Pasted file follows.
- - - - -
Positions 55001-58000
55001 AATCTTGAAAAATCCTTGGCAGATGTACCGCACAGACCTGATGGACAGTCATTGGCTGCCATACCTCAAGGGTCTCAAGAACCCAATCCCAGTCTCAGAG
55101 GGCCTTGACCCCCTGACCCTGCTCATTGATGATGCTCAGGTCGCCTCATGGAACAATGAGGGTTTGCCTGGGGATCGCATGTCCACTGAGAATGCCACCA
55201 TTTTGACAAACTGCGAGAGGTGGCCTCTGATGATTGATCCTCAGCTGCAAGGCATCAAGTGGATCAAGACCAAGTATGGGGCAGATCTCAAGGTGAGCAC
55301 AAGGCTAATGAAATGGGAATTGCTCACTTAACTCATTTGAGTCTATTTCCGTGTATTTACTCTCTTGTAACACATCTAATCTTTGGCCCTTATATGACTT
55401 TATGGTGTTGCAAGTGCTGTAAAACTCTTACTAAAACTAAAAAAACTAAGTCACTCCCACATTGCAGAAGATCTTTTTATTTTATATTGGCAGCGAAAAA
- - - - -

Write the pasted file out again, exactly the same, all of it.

Positions 55001-58000
55001 AATCTTGAAAAATCCTTGGCAGATGTACCGCACAGACCTGATGGACAGTCATTGGCTGCCATACCTCAAGGGTCTCAAGAACCCAATCCCAGTCTCAGAG
55101 GGCCTTGACCCCCTGACCCTGCTCATTGATGATGCTCAGGTCGCCTCATGGAACAATGAGGGTTTGCCTGGGGATCGCATGTCCACTGAGAATGCCACCA
55201 TTTTGACAAACTGCGAGAGGTGGCCTCTGATGATTGATCCTCAGCTGCAAGGCATCAAGTGGATCAAGACCAAGTATGGGGCAGATCTCAAGGTGAGCAC
55301 AAGGCTAATGAAATGGGAATTGCTCACTTAACTCATTTGAGTCTATTTCCGTGTATTTACTCTCTTGTAACACATCTAATCTTTGGCCCTTATATGACTT
55401 TATGGTGTTGCAAGTGCTGTAAAACTCTTACTAAAACTAAAAAAACTAAGTCACTCCCACATTGCAGAAGATCTTTTTATTTTATATTGGCAGCGAAAAA